Category Archives: Uruguay

Pointed analysis of Mercosur from former Uruguayan President Sanguinetti

Former Uruguayan president Julio Maria Sanguinetti (1985-1990, 1995-2000) has published a very insightful article about the state of Mercosur on the Infolatam.com site.

Sanguinetti starts with a quick review of the bloc, noting that the first eight years from 1991 to 1998 were marked by numerous successes, but when Brazil devalued the real in 1999, the institutional fragility of the bloc became clear. Dispute resolving systems were barely in place and didn’t work. Argentina then shifted to a highly protectionist trade policy within a common market. What little institutional and legal strength Mercosur retained took a serious blow with the opportunistic suspension of Paraguay earlier this year.

The Treaty of Ushuaia was implemented to vouchsafe the democratic nature of member-states after a nearly successful attempted 1996 coup in Paraguay. This is the mechanism that was used by Argentina and Brazil to suspend Paraguay and let Venezuela into the bloc. But, as Sanguinetti points out, the Treaty requires that extensive consultations with the questioned country take place before it is suspended. His problem with the procedures followed in Mendoza is that these consultations did not take place and that massive political pressure was used to silence Uruguayan objections to a clear violation of the Mercosur treaties by Argentina and Brazil.

As intrinsically distasteful as Lugo’s impeachment may have been, Sanguinetti reminds us that it took place through the constitutionally appropriate mechanisms in what amounted to a political trial. It should not have mattered that Lugo was seen as something of a friend by Dilma and Cristina.

A quick Google Translate rendition of Sanguinetti’s last paragraph is worth including for the non-Spanish reading:

“What happened in Mendoza is a setback in the process of regional integration and the international validity of the statutes and the recognition of their underlying principles. In the name of democracy, [Argentina and Brazil] have ignored all the values ​​that underpin it. There are no laws or principles. In the name of solidarity or political enmities, [they are] acting without the constraints of law. Neither has the principle of nonintervention been left standing. From now on, anything goes.”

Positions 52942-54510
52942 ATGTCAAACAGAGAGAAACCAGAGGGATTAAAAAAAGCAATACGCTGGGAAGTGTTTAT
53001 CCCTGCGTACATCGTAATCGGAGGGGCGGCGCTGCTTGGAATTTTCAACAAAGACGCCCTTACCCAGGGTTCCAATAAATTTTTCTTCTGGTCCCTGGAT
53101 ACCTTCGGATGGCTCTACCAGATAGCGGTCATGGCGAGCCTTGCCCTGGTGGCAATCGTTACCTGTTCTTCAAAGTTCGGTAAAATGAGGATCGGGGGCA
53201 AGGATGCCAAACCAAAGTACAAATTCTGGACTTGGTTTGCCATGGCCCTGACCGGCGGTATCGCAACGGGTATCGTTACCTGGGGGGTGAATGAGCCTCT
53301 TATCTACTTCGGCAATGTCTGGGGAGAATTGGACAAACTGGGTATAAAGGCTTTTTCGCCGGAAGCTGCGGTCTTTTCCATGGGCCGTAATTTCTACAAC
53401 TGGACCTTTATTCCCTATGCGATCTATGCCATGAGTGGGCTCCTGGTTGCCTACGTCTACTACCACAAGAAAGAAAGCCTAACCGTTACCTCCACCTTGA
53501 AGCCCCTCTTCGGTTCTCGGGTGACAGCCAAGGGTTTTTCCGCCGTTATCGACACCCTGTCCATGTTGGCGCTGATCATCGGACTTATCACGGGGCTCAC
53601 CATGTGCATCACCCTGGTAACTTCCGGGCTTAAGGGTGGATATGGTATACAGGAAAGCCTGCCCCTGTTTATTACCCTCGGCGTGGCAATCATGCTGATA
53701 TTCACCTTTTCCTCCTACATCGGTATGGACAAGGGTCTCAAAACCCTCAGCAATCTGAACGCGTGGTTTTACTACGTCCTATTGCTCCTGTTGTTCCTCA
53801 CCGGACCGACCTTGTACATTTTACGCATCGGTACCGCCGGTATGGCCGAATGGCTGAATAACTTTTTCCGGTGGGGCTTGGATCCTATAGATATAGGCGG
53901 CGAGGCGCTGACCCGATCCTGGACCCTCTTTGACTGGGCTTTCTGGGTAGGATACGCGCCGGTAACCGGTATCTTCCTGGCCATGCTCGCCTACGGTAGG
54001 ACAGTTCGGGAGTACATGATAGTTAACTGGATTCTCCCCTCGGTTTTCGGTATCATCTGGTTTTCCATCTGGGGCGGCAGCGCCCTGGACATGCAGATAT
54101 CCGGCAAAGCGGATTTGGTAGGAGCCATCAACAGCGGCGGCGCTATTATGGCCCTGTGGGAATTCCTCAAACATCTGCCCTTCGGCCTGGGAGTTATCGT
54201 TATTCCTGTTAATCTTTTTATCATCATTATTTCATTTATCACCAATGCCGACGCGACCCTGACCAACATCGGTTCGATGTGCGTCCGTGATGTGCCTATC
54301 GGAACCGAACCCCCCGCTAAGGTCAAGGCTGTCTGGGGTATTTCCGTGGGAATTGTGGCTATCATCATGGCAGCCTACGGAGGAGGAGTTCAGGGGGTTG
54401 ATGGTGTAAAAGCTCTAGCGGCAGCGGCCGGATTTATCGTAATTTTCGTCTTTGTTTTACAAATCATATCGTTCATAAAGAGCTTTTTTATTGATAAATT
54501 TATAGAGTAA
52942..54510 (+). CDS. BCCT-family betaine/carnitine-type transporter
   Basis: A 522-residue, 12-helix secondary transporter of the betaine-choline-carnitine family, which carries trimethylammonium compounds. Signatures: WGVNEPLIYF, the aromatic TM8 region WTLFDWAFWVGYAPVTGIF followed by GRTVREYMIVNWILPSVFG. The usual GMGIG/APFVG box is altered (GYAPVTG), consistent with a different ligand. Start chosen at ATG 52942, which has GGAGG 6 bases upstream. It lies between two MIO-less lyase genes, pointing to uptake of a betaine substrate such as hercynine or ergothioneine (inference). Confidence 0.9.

What Sanguinetti is getting at is a much deeper systemic problem with inter-American affairs and a central remaining challenge to total democratic consolidation in the region. Elections are an important part of democracy, but their significance is limited when you have an attitude in the political class that because they are in charge they can do whatever they want.

The operating concept here is what Guillermo O’Donnell called ‘horizontal accountability‘, the idea that there are rules, procedures and institutions that restrain the arbitrary actions of the state in a clear and predictable manner. There are clear signs from Argentina and Brazil, let alone Paraguay, that elected leaders at all levels have not quite internalized the idea that in a fully consolidated democracy there is a system of checks and balances that restrain executive caprice. Indeed, the big story right now in Brazil is about the mensalão corruption scandal, which charges that political advisers around Lula were running a ‘cash retainer’ system to buy votes in congress to get the get governmental legislation through.

The short-shrift given to regulatory and legal restraints by some political actors is amplified when we turn to the international arena. The open secret in inter-American affairs is that most issues are settled through presidential diplomacy, hence the large number of regional summit meetings. Legal and institutional structures are not put in place to effectively govern bilateral and multilateral relations (for example, what is the institutional and juridical strength of CELAC and Unasur?), and when they are in place, they are either ignored or marginalized. This latter case is exactly what we see happening in Mercosur. We don’t have the bandwith to list all of the unresolved intra-Mercosur trade spats that have blithely ignored the bloc’s internal dispute resolution and juridical mechanisms. Suffice it to say that member-countries have had to either threaten or go to the WTO dispute body to get satisfaction. Sanguinetti’s point, which is particularly problematic for a small country like Uruguay, is that the legal frameworks for important groupings such as Mercosur have become just so much window dressing in the face of presidential want and desire in big countries such as Brazil.